The Komodo dragon can detect prey from up to 7.5 miles away. This cold-blooded creature has impressive speed and endurance with a special ability to ramp up its metabolism to mammalian-like levels.

To better understand how the DNA of the Komodo dragon contributes to its astounding characteristics, researchers sequenced the genome of the world’s largest lizard using blood samples of two Komodo dragons housed at Zoo Atlanta.

Study researcher Benoit Bruneau, the director of the Gladstone Institute of Cardiovascular Disease, and colleagues found genetic adaptations in the mitochondria that may amplify the Komodo dragon’s aerobic capacity. The mitochondria is the powerhouse of the cell that plays a crucial role in governing the function of cardiac and other muscles.

Pictured is an adult Komodo dragon. Pixabay

Reptiles are cold-blooded creatures so they typically lack aerobic capacity. Unlike warm blooded mammals, they easily get exhausted after physical exertion. The Komodo dragon is different from other reptiles in that it can achieve near-mammalian metabolism.

“We know from working with Komodo dragons that they're capable of sustained aerobic activity, which could be swimming, running, or walking extremely long distances," said Zoo Atlanta director of research Joseph Mendelson III, who is also involved in the research.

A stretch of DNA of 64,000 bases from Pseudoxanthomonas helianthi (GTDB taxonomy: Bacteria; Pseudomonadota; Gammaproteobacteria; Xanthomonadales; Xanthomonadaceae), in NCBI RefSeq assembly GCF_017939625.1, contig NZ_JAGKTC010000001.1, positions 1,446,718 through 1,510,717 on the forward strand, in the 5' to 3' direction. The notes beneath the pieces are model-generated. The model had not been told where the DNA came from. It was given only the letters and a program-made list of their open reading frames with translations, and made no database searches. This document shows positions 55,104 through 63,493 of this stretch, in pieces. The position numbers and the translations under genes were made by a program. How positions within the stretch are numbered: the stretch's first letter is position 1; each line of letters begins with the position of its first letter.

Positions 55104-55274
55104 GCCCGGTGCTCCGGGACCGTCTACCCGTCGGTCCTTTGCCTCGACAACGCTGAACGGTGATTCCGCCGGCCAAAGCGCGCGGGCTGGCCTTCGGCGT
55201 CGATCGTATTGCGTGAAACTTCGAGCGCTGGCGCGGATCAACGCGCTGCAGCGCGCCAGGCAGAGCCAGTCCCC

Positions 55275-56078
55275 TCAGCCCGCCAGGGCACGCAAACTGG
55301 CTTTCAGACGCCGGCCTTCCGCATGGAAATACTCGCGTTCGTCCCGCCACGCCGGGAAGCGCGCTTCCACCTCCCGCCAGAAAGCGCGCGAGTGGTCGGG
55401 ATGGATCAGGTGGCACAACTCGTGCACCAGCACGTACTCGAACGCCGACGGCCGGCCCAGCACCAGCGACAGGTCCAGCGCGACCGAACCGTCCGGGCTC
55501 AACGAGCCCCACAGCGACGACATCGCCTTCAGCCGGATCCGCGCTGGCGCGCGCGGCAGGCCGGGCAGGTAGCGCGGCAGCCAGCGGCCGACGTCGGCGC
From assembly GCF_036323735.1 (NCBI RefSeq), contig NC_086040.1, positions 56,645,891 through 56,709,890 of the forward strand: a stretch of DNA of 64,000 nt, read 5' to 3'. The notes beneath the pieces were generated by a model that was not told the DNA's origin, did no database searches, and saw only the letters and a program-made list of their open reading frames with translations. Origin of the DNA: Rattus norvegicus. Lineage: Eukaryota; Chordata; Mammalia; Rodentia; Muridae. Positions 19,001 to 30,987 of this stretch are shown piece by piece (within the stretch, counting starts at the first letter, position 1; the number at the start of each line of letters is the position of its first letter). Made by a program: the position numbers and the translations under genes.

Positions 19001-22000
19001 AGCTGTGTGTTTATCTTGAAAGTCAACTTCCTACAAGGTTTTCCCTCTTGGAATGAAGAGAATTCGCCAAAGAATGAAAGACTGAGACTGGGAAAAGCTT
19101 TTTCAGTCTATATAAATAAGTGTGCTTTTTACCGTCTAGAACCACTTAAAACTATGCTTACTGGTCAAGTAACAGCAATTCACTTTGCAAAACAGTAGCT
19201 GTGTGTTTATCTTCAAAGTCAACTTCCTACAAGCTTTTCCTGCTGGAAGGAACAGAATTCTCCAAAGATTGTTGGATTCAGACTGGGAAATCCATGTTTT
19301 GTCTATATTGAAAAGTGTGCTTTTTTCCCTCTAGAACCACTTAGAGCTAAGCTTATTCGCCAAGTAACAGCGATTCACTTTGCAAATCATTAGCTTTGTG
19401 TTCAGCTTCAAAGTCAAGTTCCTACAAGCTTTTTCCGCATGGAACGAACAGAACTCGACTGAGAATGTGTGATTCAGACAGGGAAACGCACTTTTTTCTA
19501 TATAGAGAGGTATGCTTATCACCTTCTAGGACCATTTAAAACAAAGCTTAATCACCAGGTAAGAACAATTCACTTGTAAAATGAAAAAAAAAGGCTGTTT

"Our study showed us that the secret is in these mitochondrial adaptations to increase their cardiac output. This gives us an understanding of how these animals are able to do what we had been observing."

Bruneau and colleagues also discovered adaptations in genes that control the chemical sensors involved in an advanced sensory system that allows Komodo dragons to detect hormones and pheromones. Researchers said that these adaptations may help the Komodo dragon to detect prey over long distances.

The Komodo dragon’s venom has anticoagulant compounds that prevent their prey’s blood from clotting, causing it to bleed to death. The researchers discovered adaptations in the animal’s genes involved in coagulations that cause these lizards to be immune from the venom anticoagulant.

Researchers said this protects these animals from bleeding to death when they are attacked by another of their own species.

“The extensive positive selection of genes encoding their coagulation system may reflect a selective pressure for Komodo dragons to evade the anticoagulant and hypotensive effects of the saliva of conspecifics,” Bruneau and colleagues wrote in their study.

“Further, as Komodo dragons have high blood pressure, changes to their coagulation system may reflect increased protection from vascular damage.”

The researchers published their findings in the journal Nature Ecology & Evolution.